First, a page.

# The smallest unique Cheshire Cat

At the MathsJam annual gathering, one of the many activities attendees can participate in is a competition competition – entrants each come up with a competition and submit it into a larger competition, other attendees enter each of the competitions within the competition competition, and the organisers get the chance to make long and confusing (but strictly correct) announcements that contain the word competition a lot of times.

This year, we decided, after a spectacular last-minute MathsJam bake-off entry failure on the behalf of Katie, to enter a joint competition into the competition competition. Inspired by the ‘lowest unique answer’ style of competition, which has previously featured in various MathsJam Competition Competitions (and our recent lecture on game theory) we came up with an idea – what about a competition seeking a unique entry in a non-ordered set?

#### Our Competition

We realised that choosing a combination of objects from a set, and picking colours for each object, would allow us to control the number of possible options and therefore constrain the number of options to make it likely we’d have at least some unique entries, but not so many options that we’d get too many. Here’s what we settled on for our competition:

It took us a while to settle on ‘choose two objects from three and colour them one of two colours’ (and even longer to settle on a choice of theming, but in the end Alice in Wonderland provided objects which could be drawn relatively easily, and with a maths connection).

Although there are 200-250 people at MathsJam, competitions are required to provide only 100 copies of the answer sheet, and we figured competitions typically get around 25 entries. That said, we set the bar reasonably low by making it an option to just scrawl a rough identifiable shape.

One thing we hoped people would enjoy trying to calculate was the number of distinct combinations possible. Since we have three objects in each of two colours, we have a pool of six different options for each of the two drawings. The available combinations include 6 cases of ‘the same object in the same colour twice’, and $$\binom{6}{2}=15$$ ways of picking two different objects, giving a total of 21 possible combinations.

This seemed like a good number – if we had fewer possible combinations, we might not have any unique entries, and with too many, we’d essentially be running a prize draw.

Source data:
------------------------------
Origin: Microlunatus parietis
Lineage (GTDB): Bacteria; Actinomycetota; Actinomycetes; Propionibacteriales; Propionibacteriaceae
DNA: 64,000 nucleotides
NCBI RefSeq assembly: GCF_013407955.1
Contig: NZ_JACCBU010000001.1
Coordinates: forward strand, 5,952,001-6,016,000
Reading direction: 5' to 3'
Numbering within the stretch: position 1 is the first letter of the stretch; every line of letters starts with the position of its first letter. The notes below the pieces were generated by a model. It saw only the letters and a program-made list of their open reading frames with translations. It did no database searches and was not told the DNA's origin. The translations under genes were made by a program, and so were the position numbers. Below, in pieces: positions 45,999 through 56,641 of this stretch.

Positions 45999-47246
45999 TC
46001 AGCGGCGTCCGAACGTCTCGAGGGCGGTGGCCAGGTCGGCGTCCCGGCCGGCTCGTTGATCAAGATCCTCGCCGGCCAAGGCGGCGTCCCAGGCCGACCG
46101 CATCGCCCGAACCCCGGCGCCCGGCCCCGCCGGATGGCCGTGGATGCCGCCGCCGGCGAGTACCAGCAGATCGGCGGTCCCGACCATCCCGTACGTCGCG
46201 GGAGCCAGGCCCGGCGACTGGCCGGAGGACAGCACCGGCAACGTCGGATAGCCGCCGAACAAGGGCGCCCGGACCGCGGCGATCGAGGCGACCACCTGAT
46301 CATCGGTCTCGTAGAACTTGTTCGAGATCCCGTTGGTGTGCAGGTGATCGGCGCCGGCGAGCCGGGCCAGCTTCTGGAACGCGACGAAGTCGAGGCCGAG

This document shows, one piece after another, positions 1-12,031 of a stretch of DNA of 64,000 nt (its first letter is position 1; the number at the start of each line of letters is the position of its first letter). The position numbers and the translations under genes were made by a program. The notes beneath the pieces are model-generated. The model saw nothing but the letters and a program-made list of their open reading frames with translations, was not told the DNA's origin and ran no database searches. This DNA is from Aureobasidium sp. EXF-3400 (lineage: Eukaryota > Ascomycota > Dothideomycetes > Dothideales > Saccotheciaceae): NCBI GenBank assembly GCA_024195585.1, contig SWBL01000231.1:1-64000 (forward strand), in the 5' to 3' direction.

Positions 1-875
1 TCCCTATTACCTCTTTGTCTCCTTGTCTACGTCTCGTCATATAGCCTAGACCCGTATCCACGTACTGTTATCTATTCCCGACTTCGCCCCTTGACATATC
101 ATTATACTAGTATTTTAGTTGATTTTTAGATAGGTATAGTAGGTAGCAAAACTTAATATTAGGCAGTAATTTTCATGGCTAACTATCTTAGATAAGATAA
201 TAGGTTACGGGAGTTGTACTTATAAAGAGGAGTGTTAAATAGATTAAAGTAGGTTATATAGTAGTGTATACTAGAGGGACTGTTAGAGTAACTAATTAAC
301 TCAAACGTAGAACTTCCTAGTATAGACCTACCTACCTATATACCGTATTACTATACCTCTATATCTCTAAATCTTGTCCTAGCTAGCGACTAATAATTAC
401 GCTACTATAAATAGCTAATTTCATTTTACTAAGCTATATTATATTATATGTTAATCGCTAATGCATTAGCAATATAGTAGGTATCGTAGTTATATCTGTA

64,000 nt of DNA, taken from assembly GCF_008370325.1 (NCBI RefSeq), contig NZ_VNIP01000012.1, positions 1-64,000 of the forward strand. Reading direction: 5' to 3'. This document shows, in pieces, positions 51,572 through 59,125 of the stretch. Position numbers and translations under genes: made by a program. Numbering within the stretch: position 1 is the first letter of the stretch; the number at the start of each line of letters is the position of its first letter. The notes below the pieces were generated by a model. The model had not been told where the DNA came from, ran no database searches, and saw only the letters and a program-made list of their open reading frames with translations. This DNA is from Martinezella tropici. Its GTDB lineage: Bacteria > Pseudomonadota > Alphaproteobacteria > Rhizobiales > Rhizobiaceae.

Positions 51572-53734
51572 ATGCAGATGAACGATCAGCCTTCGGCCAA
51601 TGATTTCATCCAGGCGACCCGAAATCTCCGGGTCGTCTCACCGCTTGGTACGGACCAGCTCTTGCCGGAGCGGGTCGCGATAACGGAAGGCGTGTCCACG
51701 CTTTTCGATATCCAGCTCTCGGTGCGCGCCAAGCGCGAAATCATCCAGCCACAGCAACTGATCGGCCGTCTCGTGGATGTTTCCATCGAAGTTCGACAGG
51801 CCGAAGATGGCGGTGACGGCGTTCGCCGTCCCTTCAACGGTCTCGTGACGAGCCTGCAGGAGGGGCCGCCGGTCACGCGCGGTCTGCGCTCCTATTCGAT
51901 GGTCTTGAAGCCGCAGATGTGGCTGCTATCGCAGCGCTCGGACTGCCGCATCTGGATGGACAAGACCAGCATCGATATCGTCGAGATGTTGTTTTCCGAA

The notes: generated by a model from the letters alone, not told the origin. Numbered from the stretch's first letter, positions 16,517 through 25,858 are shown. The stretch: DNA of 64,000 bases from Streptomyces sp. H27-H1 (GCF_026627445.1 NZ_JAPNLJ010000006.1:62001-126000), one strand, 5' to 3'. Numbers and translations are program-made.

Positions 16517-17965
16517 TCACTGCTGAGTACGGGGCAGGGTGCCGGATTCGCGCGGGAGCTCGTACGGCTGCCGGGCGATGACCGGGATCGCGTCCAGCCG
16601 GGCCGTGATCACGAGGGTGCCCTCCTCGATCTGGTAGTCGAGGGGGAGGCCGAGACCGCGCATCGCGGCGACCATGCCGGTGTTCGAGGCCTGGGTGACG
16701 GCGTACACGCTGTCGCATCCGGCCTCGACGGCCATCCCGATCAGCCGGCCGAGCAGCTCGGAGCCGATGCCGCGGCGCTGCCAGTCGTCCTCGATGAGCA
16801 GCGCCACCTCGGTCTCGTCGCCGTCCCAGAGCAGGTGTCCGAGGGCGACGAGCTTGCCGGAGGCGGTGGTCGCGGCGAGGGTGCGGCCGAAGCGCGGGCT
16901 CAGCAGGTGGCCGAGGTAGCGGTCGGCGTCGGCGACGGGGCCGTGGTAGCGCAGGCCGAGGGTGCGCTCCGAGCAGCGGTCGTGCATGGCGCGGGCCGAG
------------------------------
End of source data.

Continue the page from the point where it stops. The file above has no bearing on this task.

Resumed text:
So how did it work out in practice?

#### The results

On the day, we got exactly 50 entries to our competition. We immediately discounted any invalid entries (people not understanding, or deliberately trying not to follow, the rules).

Of the remainder, 13 were ‘the same object in the same colour twice’ – this is about what we would expect (6 per 21 entries would give us 14). This might have been chosen by the entrants because in the absence of an ordering on the possibilities, it felt like something fewer people were likely to go for and therefore a good strategy.

We had seven entries which were unique, and drew a winner from these. Only 19 of the 21 possible combinations were submitted – no one chose ‘blue hat and blue cat’ or ‘red hat and red watch’.

This made us wonder how many entries we should expect before all 21 distinct combinations were chosen at least once each. So we did some more maths!

#### How many entries should we expect before all have been seen at least once?

The first entry is necessarily distinct from everything that has been chosen before. The second entry, if chosen independently at random, is therefore distinct with probability $$\frac{20}{21}$$, because 20 of the 21 remaining options are distinct from the first. This means the expected number of entries after the first before we get the second distinct entry is $$\frac{1}{20/21} = \frac{21}{20}$$.

By the same logic, after we’ve seen two distinct combinations, we expect another $$\frac{1}{19/21} = \frac{21}{19}$$ entries before we see a third distinct combination. Carrying on, the expected number of entries before all options have been chosen is:

$\sum_{i=1}^{21} \frac{21}{21-(i-1)} = \frac{21}{21} + \frac{21}{20} + \ldots + \frac{21}{1} \approx 77\text{.}$

It is interesting to see the values of $$\frac{21}{21-(i-1)}$$ in a table. The value of 1 in the first row tells us we expect a distinct combination after 1 entry. The value of 1.05 on the following row tells us we expect a further 1.05 entries before the next distinct combination. The number of entries expected overall so that we have seen all possible combinations is the sum of the right hand column of this table, approx. 77.

We can also use this table to investigate what actually happened at MathsJam. The second-to-last row tells us that after 19 distinct combinations have been entered, we expect another 10.5 entries to get the 20th distinct combination. Then the last row tells us that after the 20th, we expect another 21 entries before getting the final distinct combination.

If we sum the table without the last two rows, we get approx. 45. This tells us that with between 45 and 55.5 entries we expect to have seen 19 distinct combinations but not yet 20, which is exactly what happened with our 50 entries at MathsJam!

This problem is known as the Coupon collector’s problem. Here is a statement of the problem from Wikipedia:

Given n coupons, how many coupons do you expect you need to draw with replacement before having drawn each coupon at least once?

Another way of calculating the answer is to take $$n H_n$$ where $$H_n = \sum_{i=1}^n \frac{1}{i}$$. Indeed, $$21 H_{21} \approx 77$$ also.